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India kills more journalists than other SAARC nations

March 1, 2007

India has achieved the dubious distinction of having topped the list in killings of journalists in the last 10 years among the countries of the South Asia Association for Regional Cooperation (SAARC). A total of 45 mediapersons were killed in India during the period.

According to a report titled Killing the Messenger, released on March 7, 2007, 1,000 news media personnel around the world have been killed while trying to report the news over the past 10 years – which comes to about two deaths every week.

The survey was conducted between January 1996 and June 2006 by the International News Safety Institute (INSI), a coalition of media organisations, press freedom groups, unions and humanitarian campaigners dedicated to the safety of journalists and media staff.

India also figures in the list of the Top 21 bloodiest countries over the past 10 years for killing of journalists.

Pakistan comes second, after India, with 29 journalists killed, followed by 19 in Bangladesh, 16 in Sri Lanka, and 13 in Afghanistan.

Iraq leads with 138, followed by Russia (88), Colombia (72), the Philippines (55), Iran (54), Algeria (32), the former republic of Yugoslavia (32), Mexico (31), Brazil (27), the United States (21), Ukraine (17), Nigeria, Peru, Sierra Leone and Sri Lanka (16 each), and Afghanistan, and Thailand (13).

The figure for Iran was swollen by an aircraft accident in December 2005 when a military aircraft carrying news teams to cover exercises in the Gulf crashed in Tehran, killing 48 journalists and media technicians on board.

The survey conducted by the International News Safety Institute (INSI) found that only one in four journalists died in war and other armed conflicts.

At least 657 men and women were murdered in peacetime, while reporting the news in their own countries. In two-thirds of the cases, the killers were not even identified, and probably will be never be caught.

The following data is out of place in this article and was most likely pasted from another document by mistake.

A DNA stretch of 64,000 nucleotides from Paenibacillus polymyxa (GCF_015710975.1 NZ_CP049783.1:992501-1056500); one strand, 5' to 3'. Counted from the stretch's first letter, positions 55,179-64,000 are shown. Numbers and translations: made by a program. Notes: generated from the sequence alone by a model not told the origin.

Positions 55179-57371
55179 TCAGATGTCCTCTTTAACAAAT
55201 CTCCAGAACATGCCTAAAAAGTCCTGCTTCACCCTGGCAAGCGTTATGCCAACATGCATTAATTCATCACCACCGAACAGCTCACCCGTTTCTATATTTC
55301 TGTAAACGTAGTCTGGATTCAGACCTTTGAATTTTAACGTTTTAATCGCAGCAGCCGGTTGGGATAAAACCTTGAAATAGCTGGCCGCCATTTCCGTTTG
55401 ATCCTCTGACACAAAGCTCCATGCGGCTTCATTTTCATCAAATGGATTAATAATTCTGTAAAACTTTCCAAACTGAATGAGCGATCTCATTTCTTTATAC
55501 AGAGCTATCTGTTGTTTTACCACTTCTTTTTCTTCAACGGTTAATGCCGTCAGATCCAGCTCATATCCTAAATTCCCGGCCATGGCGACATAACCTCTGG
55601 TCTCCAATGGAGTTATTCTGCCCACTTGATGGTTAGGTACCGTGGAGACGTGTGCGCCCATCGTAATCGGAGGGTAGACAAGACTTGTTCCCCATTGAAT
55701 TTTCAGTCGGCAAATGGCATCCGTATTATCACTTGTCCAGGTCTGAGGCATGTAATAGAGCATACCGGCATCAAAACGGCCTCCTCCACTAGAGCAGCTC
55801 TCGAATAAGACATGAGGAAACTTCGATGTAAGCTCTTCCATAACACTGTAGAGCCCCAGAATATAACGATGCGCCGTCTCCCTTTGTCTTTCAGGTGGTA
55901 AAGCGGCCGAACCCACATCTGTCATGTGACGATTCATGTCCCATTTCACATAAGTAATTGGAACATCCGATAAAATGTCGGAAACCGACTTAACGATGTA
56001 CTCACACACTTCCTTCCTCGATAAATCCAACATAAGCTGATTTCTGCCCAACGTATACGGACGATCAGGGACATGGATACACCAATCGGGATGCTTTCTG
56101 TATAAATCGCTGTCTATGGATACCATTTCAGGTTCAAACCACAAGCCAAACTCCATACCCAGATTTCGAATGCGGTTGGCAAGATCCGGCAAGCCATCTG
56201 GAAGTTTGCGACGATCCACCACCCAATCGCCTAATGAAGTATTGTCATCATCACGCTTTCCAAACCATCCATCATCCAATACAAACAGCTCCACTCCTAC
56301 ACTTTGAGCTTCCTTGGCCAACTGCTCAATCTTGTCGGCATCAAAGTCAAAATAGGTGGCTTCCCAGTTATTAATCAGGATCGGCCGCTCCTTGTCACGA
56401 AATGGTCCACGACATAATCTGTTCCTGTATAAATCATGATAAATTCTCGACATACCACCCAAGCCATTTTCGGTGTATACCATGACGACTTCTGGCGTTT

Most victims lost their lives because of their jobs – eliminated by hostile authorities or criminals. Nine out of 10 murderers in the past decade have never been prosecuted.

The death toll in the news media has increased steadily since 2000.

The year 2005, the last full year covered by the report, was a record with 147 dead.

It has since turned out that 2006 was even worse, with 167 fatalities, according to INSI’s annual tally. The database includes details for 1,000 individuals of 101 nationalities, who died in 96 countries.

Shooting was by far the greatest cause of death, accounting for almost half of the total. Bombing, stabbing, beating, torture, strangulation and decapitation were also used to silence reporting.

Some men and women disappeared, their fate still unknown.

In war, it was much safer to be embedded with an army than being independent news reporters, or unilaterals, who accounted for 92% of the dead.

Overall, armed forces – regular or irregular – police and officials accounted for 22% of the killings.

The death toll was evenly split between print media and the broadcast media, but news agencies, which are fewer in number, were relatively badly hit, accounting for 6% of the total.

Most of those who died were on staff – 91% against 9% freelance – and one-third fell near their home, office or hotel.

Welcoming the report, the International Federation of Journalists (IFJ) said: “This confirms the shocking reality that journalists and the people who work with them are at risk today more than ever before.”

IFJ president Christopher Warren said “it is a wake-up call to the industry and the international political community: we must do more to find and prosecute the killers and we must act together to reduce the risks our people face.”

The IFJ says the report reinforces the calls made by the United Nations Security Council in December 2006 for governments to do more to challenge impunity in the killing of journalists.

According to INSI director Rodney Pinder, “in many countries, murder has become the easiest, cheapest and most effective way of silencing troublesome reporting, and the more the killers get away with it, the more the spiral of death is forced upwards.”

Richard Sambrook, chairman of the special INSI inquiry and BBC’s Global News Director, says: “The figures show that killing a journalist is virtually risk-free. Nine out of 10 murderers in the past decade have never been prosecuted. This encourages more of the same. This is the most shocking fact at the heart of the inquiry.”






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